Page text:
The cost of influenza virus care in the EU was approx. €29 billion in 2018, or 2% of total healthcare costs. The costs to EU state governments for dealing with the Covid-19 virus could be 50 times that of influenza, effectively doubling normal healthcare costs. The EU needs to be better prepared to quickly develop vaccines and drugs to deal with future outbreaks but this can only be achieved with a full understanding of disease pathways.
The central idea in project CoCID is that changes in the size and structure of cellular organelle, as any disease infiltrates a cell, are seen as early warning indicators of that disease. The only technology available today that can image through a whole cell, measuring organelle size and structure, is soft x-ray microscopy (SXM).
The problem is that the illumination required for a soft x-ray microscope is currently only available at four football-stadium sized facilities, called synchrotrons, and only 2% of the disease research community have access.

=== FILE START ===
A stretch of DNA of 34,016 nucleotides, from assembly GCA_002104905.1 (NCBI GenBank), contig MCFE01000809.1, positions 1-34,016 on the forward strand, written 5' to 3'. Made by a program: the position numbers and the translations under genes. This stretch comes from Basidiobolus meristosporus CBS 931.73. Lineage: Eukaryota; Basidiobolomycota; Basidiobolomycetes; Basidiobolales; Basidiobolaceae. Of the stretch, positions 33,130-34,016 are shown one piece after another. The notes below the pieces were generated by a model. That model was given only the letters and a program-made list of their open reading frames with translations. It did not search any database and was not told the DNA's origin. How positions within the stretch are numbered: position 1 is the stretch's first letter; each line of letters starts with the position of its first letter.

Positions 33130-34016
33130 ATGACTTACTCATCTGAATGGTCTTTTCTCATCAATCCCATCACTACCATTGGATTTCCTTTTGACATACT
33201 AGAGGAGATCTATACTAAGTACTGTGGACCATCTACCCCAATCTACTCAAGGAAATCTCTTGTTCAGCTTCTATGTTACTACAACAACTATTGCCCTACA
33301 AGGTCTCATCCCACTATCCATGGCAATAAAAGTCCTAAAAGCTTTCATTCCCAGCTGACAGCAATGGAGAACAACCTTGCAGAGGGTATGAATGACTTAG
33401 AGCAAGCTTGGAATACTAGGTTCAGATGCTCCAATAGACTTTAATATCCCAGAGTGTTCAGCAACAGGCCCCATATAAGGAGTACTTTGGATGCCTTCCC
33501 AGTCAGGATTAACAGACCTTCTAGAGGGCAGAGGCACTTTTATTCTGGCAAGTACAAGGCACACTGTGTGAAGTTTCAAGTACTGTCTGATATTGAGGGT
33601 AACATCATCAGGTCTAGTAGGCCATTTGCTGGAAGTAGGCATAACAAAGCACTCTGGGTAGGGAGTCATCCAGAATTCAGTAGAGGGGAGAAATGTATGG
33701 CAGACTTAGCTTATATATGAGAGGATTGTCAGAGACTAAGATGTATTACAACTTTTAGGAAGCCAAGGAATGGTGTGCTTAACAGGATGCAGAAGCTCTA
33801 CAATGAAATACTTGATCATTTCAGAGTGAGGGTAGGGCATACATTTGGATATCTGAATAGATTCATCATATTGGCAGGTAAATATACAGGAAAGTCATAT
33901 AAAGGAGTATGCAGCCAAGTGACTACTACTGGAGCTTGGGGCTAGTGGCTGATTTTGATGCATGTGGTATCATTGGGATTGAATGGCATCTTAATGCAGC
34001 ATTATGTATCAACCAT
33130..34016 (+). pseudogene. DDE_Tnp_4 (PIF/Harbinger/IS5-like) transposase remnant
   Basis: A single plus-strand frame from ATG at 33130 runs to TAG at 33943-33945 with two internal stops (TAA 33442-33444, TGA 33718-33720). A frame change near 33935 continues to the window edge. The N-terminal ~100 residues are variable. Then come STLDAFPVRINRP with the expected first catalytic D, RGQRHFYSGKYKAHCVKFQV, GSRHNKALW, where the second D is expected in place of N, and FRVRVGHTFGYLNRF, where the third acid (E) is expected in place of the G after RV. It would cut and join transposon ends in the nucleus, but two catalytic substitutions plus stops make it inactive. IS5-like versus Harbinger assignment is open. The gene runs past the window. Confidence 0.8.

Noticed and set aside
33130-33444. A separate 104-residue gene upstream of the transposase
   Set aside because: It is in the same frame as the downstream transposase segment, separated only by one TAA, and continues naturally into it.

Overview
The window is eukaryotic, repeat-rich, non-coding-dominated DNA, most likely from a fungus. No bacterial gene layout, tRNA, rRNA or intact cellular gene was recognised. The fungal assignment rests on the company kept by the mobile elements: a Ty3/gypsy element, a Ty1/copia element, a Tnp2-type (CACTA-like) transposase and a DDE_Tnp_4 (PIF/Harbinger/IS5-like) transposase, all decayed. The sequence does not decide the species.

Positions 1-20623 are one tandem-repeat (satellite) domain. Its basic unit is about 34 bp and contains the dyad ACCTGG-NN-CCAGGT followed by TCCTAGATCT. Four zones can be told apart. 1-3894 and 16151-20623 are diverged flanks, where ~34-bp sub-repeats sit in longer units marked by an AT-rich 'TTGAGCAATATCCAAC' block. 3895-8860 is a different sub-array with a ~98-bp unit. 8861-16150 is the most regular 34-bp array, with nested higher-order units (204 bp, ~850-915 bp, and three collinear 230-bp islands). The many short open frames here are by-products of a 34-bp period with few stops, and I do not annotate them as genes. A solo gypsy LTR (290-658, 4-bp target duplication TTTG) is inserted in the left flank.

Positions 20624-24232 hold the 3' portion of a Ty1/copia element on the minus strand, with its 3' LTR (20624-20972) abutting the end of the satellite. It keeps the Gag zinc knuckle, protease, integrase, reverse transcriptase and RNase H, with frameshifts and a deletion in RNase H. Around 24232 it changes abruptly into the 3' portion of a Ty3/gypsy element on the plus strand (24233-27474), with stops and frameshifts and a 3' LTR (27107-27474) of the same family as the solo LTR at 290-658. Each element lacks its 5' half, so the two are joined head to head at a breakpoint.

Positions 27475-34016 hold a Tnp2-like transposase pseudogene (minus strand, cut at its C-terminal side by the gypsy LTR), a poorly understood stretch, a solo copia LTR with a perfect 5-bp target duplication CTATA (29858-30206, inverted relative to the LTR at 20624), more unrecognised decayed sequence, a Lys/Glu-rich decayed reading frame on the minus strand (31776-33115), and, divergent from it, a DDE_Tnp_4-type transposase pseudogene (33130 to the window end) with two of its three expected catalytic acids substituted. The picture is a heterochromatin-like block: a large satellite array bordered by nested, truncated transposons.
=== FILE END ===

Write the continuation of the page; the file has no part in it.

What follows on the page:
The challenge addressed by project CoCID is to make SXM available to the wider disease research and drug discovery community, while also showing how technology improvements enhance its ability to revolutionise cell structure imaging.
SiriusXT's breakthrough innovation is its ability to miniaturize the synchrotron into a small chamber that will easily fit on a laboratory bench, providing the same type of soft x-ray illumination as the synchrotron. This novel and patented innovation, based on a laser-produced plasma (LPP) design, will give researchers 24/7 access to this imaging modality in their own labs.
To demonstrate impact, the scope of the project has been narrowed to focus only on diseases relating to viral and bacterial infection, allowing a consortium of leading virologists and imaging experts to collaborate in elucidating the cellular origins of viral infection in a range of applications while increasing the EU's readiness for future viral pandemics.